The simple idea of staying injury free has been the objective of sports men and women alike for longer than we can remember. A ‘pop’ is definitely a feeling to avoid, along with knowing how long you need to take off.
The issue here is knowing when an injury has been prevented! There is no warning system that counts all the injuries you’ve avoided. The only way to have any insight is to count the number of injury free days in a row. Similar to a tally for avoided workplace accidents that any health and safety advisor would proudly hang outside their office. An injury avoided can be recognised when you have been injury free for a length of time.
What can we do to stay injury free? Well… ain’t that the question! It’s all about reducing the risk of an injury occurring. I look at the fundamentals of physical health in 3 main areas. I have been trying to add a 4th for over 10 years, but they always fall into one of the existing 3.
Strength breaks down into 2 main areas; the ability for a muscle to produce force from a contraction and a tissue’s resistance to force.
Control is based upon the bodies utilisation of force to perform a particular action. These actions can be very simple to quite complex and can require a number of different muscle contractions to balance during a certain movement. These movements are controlled by the central nervous system and can vary from uncoordinated to efficient.
Mobility relates to tissue pliability and joint range of motion. Interestingly tissue can be stiff but a joint can be quite mobile or appear as having a suitable range.
Considering all three of these areas is the key to reducing the risk of injury. Keeping tissue strong, coordinated and mobile means you will have a low risk of an injury occurring, something we all aim to achieve but can stray from especially when we are feeling good.
In simple terms here’s what to do:
Strength training can be completed in many ways as you will see from every gym you visit. Rather than argue the pros and cons for each let’s just break it down to what is effective. The movement needs to be repeatable, measurable and progressable. Whether it be push ups in a dojo or a chest press machine, make sure you can repeat it, measure your range of movement and make it harder by increasing the resistance.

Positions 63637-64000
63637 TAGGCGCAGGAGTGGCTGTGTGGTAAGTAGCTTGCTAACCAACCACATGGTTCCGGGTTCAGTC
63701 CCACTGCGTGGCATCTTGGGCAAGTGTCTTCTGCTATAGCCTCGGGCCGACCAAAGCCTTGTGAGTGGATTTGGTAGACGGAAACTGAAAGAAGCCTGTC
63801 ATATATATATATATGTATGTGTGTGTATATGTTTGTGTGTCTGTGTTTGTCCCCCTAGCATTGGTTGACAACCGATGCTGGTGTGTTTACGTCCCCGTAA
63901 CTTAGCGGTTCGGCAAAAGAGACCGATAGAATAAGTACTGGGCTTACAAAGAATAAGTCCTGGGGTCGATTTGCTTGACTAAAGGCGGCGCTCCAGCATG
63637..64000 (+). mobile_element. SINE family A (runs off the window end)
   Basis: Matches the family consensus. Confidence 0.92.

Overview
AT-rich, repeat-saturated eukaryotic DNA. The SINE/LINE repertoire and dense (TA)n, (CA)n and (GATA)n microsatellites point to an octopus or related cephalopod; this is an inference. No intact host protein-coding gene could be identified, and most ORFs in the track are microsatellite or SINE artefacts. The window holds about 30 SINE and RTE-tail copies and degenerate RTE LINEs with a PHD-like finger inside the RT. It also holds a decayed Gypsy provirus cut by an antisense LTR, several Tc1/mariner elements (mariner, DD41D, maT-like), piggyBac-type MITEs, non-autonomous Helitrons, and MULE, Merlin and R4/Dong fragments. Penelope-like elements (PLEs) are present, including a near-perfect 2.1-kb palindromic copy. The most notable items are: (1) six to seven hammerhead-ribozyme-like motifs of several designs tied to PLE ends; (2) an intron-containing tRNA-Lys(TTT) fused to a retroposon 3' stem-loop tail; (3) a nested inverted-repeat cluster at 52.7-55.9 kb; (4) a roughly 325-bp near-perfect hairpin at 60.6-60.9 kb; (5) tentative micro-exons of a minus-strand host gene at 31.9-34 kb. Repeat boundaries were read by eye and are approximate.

Kickboxing is very good at training a wide range of movements but like with all sports there are gaps that need to be addressed. These will be specific to each of us depending on your grade and experience.It is also important to exercise each muscle or groups of in a wide range of movement. This will help ensure strength can be applied from a number of different positions in a combination of movements.
Do keep in mind though, The quicker you move a weight, the more momentum is involved in the exercise and therefore the higher risk of injury. It also detracts from quality of the exercise by excessively loading the beginning of the movement compared to the middle and end of the movement; Training needs to be slow and challenging.
Stretching is a much easier concept, but is the most avoided component. It can feel painful and doesn’t yield obvious results quickly. Your sensei can direct you on a range of stretches and in later articles I will share my top stretches for your whole body. However your stretching programme looks, be mindful of the need to be gradual but consistent with stretching tissue and the effects can take some time to appear.
Movement control is one of the most contested areas of the 3 with a range of therapists and trainers claiming rule over the field. Especially with the phrase “Functional” gathering pace in the exercise community it is important to remember the underlying principle of how movements are made more efficient and effective. Simply put… Practice kickboxing… Not something that looks like it!
Having a movement that looks like a kickboxing related movement is not… and I repeat is not the same as kickboxing. The brain remembers the fine detail of movement and will only become more efficient at that movement if repeated. Lifting a kettle bell in a ‘kickboxing like’ punch is different from a front punch; it is not training the brain to become efficient at punching, it’s training it to become better at punching with a kettle bell!. It’s also a poor attempt at strengthening a group of muscles for the reasons above.
I could go into much further detail here but I’m sure I am already stretching your attention span. If you do want to ask more then please get in touch, I’d be happy to discuss this in more detail. For those of you who like it simple do remember:
Strength + Control + Mobility = Low risk of injury.
Be strong and be safe…
Written by Kieran Lowe M.Ost, BSc H SRIP
Principle Osteopath and Sports Rehabilitator at Just one body
This article is based on opinion:
– the author is not a qualified doctor or anyone who can dispense medical advice.
– any opinions stated are just that and people should consult a doctor before making any dietary changes or changes of any nature prompted by the articles published by or on behalf of Xen-Do.
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